In public school, children are making leprechaun traps and wearing green to celebrate St. Patrick's day. In Boston and Chicago they have big parades and dye the nearest body of water green. I grew up in an Irish town. I marched in the St. Patty's Day parade every year when I was in school. I never knew the real meaning of the holiday though. I never knew who St. Patrick was. I was told he was, "the patron saint of Ireland," but being raised baptist I had no idea what a patron saint was. I thought maybe he was an Irish king. Where I grew up people didn't say, "Happy St. Patty's day." They said, "Erin go bragh," Ireland forever. Like, "Viva la france." Was he Ireland's Napoleon??
It wasn't until I was an adult that I looked into what St. Patrick's day is really all about and who St. Patrick was. Patrick was not Irish!!! His name wasn't even Patrick! It was Maewyn Succot. He was the child of Roman citizens living in Kilpatrick, Scotland. When he was a teenager he was captured by PIRATES and taken to Ireland. There he lived as a slave among the pagan Irish people. He escaped when he was 20 and became a priest. Then God convicted him to return to the land that had once enslaved him and to preach the gospel. He witnessed to an entire nation and brought them to Jesus. Legend has it that he used a shamrock to teach the trinity, using the three leaves to represent the Father, Son, and Holy Spirit. What a legacy! What a story! How has his life NOT been made into a movie yet??? Hollywood wishes they could write a story like that.
I want to teach people the true meaning of St. Patricks' day. This week I taught my preschoolers at co-op about St. Patrick. Here is what we did....
I wanted to read them, The Story of St. Patrick's Day by Patricia A. Pingry but I can't seem to find my copy. I am going to have to buy it again I suppose. We watched a Veggie Tales video instead.
Then we traced and colored a shamrock and discussed the trinity.
I found a lot of patterns and sizes worksheets for math but they all had leprechauns or something silly on them. One of the legends I always heard growing up was that if you follow a rainbow to the end, you will find to a pot of gold. So I wanted to talk a little about money. Not surprisingly, I could not find many preschool activities involving money so I made up my own using ideas from Pinterest of course. Feel free to print off your own copy. I might even make one for the other coins if there is an interest.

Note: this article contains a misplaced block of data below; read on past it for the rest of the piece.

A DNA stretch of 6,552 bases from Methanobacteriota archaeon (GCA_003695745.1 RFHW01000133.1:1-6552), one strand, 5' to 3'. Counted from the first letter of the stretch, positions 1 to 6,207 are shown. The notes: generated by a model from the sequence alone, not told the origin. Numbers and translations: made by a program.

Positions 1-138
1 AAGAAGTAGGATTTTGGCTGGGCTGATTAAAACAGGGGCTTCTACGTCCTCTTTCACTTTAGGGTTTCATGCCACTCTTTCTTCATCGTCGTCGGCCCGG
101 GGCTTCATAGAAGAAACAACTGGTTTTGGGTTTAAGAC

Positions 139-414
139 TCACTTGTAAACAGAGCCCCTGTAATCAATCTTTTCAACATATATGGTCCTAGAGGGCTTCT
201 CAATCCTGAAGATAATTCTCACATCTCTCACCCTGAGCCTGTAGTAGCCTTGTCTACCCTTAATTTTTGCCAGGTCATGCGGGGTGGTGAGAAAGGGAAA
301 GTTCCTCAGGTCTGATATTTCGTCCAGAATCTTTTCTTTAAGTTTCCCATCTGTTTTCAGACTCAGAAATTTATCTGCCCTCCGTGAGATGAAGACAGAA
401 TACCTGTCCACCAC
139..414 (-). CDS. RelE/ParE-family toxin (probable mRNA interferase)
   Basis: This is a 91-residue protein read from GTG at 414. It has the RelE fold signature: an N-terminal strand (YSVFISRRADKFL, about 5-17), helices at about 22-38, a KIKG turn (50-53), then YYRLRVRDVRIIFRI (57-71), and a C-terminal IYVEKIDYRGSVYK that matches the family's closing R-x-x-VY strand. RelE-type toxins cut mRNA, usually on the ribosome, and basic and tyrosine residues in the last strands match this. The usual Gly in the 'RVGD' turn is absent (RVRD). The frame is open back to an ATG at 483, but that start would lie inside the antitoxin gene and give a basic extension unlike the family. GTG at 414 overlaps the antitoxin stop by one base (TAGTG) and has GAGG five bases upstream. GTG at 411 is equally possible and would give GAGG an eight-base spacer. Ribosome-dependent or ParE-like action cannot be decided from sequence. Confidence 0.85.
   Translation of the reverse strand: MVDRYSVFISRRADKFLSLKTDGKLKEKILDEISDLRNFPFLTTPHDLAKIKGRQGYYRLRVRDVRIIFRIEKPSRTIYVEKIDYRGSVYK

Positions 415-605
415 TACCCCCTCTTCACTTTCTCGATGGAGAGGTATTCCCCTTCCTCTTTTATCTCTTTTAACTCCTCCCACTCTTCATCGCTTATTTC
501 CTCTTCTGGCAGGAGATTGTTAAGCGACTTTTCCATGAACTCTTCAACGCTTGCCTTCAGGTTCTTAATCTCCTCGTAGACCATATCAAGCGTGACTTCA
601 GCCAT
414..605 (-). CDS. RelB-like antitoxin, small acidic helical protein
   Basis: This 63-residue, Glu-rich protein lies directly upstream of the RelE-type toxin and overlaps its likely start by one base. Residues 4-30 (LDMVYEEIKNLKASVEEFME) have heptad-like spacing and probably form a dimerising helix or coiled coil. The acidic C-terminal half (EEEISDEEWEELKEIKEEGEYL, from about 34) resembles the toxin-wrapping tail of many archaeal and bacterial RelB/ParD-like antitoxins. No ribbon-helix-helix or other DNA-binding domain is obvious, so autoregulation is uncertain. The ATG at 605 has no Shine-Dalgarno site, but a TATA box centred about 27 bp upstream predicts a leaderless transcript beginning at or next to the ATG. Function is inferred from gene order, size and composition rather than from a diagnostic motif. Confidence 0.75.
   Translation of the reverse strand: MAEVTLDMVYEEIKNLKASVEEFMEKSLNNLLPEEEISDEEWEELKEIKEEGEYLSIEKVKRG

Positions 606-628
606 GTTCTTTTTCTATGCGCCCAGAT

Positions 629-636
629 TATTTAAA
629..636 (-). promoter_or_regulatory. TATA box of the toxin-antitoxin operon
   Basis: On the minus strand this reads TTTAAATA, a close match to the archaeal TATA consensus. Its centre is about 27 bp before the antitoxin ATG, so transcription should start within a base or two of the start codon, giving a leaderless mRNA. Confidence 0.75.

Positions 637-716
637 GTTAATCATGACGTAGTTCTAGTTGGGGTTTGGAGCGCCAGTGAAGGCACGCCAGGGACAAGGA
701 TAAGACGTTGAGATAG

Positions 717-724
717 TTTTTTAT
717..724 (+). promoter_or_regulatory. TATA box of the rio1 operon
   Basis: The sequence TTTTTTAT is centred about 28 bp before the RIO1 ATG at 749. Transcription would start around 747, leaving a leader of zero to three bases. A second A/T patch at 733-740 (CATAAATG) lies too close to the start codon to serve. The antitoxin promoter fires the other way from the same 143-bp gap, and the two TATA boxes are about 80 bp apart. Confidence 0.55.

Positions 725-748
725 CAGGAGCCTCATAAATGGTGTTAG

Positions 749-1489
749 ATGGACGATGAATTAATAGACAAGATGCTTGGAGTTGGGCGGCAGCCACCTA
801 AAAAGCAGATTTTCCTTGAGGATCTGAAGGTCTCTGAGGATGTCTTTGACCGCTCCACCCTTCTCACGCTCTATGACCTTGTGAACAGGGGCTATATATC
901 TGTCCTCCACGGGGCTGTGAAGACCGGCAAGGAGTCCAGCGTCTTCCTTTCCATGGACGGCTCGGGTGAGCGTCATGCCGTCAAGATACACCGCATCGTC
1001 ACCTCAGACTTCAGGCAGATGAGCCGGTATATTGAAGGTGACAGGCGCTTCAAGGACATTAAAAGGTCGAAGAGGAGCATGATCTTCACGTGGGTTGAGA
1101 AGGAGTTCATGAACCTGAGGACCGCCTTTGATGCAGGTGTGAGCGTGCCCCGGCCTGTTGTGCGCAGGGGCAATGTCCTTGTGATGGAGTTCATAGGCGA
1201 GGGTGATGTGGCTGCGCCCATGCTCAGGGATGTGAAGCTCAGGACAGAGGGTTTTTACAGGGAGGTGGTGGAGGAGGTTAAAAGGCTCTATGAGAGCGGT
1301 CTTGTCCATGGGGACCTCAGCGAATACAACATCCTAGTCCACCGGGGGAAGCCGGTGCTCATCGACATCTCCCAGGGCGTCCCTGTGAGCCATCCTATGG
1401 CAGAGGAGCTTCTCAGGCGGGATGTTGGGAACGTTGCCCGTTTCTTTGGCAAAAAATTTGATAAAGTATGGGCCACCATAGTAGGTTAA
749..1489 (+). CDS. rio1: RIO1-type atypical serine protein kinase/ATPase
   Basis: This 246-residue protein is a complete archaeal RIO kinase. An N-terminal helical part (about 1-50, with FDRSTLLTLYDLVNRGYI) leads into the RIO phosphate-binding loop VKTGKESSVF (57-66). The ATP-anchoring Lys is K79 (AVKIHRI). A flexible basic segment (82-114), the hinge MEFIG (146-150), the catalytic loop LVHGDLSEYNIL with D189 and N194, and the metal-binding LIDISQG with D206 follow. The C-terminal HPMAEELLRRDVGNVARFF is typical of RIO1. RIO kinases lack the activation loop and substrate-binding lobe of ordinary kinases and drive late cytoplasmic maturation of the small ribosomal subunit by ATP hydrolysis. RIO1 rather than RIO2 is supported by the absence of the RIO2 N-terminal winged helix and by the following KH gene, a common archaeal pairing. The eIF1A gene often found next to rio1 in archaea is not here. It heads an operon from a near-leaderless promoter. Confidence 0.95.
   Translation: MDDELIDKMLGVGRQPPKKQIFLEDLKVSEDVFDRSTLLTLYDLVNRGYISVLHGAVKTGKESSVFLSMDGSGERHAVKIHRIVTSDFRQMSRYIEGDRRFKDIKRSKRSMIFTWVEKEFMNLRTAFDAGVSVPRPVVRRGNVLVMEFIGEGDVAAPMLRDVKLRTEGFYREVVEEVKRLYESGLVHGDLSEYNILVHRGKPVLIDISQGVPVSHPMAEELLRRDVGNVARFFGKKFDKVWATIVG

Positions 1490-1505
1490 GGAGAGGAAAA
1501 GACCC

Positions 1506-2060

This lesson teaches the value of a penny and one-to-one correspondence. Also this is just more fun than a boring old worksheet.
Next we watched a video about how rainbows are formed.
Then we tried a few experiments to see if we could make a rainbow of our own. First we tried to use the jewels on my necklace as a prism. It created a neat disco ball effect but no rainbows. Then we tried shining a computer disk in the sunlight. WOW!!! What a rainbow! It was beautiful! The kids had so much fun taking turns manipulating the rainbow that they did not want to try the final experiment. If I had known the CD trick was going to work so well, I would have saved it for last. Our final experiment was the mirror in water with a flashlight trick that I did with Twizzler a couple of weeks ago. It just couldn't compare to the CD rainbow.
For our music lesson, we listened to some Celtic music and tried dancing to it. Then we watched a video of some Irish step dancers.
We took lessons and tried it out ourselves. It was a lot of fun. We laughed at ourselves.
Finally for our craft, I found a cute art project on Pinterest and added the bible verse, "Store up for yourselves treasures in heaven" -Matthew 6:20. They did not turn out quite like the picture but the lesson was learned and that is all that matters.
I think it is important for Christians to celebrate St. Patrick's day, not by dying things green and drinking Guinness. Be a witness. Tell someone about Jesus. Remember the boy who was kidnapped and enslaved but went back years later and told his captures about God's love and sacrifice so that they could go to heaven. No wonder all of Ireland celebrates his name.